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Hilling potatoes

Hilling potatoes

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Want to know the secret to getting maximum yeilds from your potato crop? JUSTIN RUSELL has the solution.

To hill or not to hill? That is the question. Spuds, I mean. The question might not be quite as profound as Hamlet’s soliloquy, but if you’re a potato fiend like me it’s an important question nonetheless.

The answer, more often than not, boils down to one thing. Time. If I’m not completely run ragged at this time of the year, I do like to hill my spuds, either with soil or a thick layer of mulch. It’s good practice and does result in fewer potato exposed to the light (which turns the skins green and toxic) and a much improved yield.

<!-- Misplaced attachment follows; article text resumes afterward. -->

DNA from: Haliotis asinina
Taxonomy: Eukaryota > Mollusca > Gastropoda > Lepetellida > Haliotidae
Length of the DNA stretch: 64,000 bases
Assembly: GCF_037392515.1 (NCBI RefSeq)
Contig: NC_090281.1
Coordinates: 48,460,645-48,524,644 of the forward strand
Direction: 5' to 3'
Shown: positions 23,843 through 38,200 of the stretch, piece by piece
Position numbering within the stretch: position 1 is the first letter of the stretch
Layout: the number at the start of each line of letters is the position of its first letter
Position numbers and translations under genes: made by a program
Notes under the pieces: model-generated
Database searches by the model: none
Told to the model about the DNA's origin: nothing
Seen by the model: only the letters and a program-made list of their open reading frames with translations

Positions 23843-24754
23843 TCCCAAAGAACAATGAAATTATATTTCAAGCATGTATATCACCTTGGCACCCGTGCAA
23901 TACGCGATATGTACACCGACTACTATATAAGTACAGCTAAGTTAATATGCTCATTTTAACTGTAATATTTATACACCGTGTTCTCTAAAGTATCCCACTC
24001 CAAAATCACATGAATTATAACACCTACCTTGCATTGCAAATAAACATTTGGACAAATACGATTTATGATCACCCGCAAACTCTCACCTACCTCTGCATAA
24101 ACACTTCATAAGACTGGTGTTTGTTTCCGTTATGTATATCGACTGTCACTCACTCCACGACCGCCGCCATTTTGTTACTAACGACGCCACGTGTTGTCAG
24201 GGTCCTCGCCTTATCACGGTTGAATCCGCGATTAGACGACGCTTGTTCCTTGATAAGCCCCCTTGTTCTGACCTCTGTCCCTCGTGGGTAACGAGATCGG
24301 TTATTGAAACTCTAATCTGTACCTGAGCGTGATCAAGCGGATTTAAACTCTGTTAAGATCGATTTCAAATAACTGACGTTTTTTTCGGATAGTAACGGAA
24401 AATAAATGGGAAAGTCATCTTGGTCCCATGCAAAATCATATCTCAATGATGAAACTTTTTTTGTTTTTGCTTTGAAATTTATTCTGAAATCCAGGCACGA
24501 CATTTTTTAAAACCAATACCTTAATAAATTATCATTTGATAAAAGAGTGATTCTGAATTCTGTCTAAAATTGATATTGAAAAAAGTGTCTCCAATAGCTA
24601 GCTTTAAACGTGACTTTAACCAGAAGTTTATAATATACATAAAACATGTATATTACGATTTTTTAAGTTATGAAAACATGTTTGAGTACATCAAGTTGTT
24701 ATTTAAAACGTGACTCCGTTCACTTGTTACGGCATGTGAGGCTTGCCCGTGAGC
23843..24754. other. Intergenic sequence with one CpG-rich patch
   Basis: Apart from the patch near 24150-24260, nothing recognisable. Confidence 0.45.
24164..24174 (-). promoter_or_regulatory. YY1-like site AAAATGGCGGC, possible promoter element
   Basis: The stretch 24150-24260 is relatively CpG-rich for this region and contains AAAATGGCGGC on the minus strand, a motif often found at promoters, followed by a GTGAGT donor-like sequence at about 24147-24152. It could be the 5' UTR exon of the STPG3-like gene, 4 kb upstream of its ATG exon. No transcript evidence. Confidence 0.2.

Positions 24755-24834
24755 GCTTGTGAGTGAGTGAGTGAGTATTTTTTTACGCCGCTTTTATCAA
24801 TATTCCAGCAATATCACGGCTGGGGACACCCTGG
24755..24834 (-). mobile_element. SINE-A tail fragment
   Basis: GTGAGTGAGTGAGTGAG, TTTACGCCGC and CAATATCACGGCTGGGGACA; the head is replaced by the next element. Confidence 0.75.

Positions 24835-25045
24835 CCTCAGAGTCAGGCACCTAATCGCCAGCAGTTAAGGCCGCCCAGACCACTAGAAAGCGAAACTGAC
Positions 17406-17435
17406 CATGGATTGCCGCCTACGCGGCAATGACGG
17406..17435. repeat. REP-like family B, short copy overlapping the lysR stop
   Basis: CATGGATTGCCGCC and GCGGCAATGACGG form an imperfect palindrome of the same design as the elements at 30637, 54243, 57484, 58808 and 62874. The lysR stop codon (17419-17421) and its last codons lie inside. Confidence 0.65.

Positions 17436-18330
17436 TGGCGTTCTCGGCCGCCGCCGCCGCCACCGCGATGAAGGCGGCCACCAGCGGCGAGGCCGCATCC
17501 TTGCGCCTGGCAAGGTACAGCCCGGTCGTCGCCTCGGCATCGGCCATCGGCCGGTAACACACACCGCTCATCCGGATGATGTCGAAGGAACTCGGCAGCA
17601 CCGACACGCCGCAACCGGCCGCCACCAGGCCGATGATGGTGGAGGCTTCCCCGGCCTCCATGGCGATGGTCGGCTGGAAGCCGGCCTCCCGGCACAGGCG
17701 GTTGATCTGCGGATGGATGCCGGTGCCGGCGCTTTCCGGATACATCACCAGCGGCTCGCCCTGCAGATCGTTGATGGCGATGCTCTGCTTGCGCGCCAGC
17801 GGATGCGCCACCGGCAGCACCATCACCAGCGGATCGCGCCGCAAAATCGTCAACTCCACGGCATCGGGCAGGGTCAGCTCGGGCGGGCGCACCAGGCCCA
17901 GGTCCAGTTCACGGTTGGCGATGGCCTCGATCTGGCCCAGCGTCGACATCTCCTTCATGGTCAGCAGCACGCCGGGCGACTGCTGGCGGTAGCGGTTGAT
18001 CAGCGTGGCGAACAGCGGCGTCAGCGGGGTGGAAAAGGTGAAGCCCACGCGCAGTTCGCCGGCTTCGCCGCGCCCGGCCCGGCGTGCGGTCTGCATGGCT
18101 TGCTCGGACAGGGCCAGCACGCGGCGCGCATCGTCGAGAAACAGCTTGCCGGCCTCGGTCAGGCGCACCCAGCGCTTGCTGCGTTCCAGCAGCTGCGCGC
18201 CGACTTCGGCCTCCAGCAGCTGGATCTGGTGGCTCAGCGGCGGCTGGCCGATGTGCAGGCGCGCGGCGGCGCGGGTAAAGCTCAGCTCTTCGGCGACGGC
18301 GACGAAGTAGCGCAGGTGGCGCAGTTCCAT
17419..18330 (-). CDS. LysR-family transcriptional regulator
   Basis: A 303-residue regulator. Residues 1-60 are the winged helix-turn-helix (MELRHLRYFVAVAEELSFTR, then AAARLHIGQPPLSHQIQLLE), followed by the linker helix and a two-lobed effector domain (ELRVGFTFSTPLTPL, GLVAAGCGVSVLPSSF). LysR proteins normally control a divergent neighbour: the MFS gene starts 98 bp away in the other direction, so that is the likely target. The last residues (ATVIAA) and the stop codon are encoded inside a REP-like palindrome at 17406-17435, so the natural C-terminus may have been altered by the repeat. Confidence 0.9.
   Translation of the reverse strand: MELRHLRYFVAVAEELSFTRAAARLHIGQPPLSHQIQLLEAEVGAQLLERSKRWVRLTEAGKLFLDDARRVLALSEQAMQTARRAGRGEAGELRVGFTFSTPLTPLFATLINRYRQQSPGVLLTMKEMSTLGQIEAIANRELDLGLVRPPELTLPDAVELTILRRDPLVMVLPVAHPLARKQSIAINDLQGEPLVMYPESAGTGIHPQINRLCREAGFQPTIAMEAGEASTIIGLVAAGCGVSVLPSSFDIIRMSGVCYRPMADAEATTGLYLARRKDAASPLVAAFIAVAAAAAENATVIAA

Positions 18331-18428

The reason for the increase is that new potatoes form above the original seed potato. So the more soil or mulch you can pile around the growing stem (known as a haulm)the more potatoes that will form along the stem and the broader the smile on your face when it comes time to dig.

The simple way to hill is to stand on one side of the potato row and use a rake or chip hoe to drag soil toward the haulms from the opposite side of the row. Switch sides, and drag soil from where you were standing previously. Leave about five to 10 centimetres of haulm exposed to the light.

If you apply mulch instead, make sure you water the spuds deeply beforehand or lay down some irrigation hose to keep the plants watered. Then bung on a thick 10cm layer of sugarcane, straw or lucerne. Pile it right up to the stems, again leaving just a short bit of haulms exposed at the top. In a few weeks time you can add another layer if you like, further increasing the potential yield.

I guess the answer to my original question is clear. To hill or not to hill? Definitely hill. Eating your way though piles of delicious homegrown spuds through winter is a truly revelatory experience!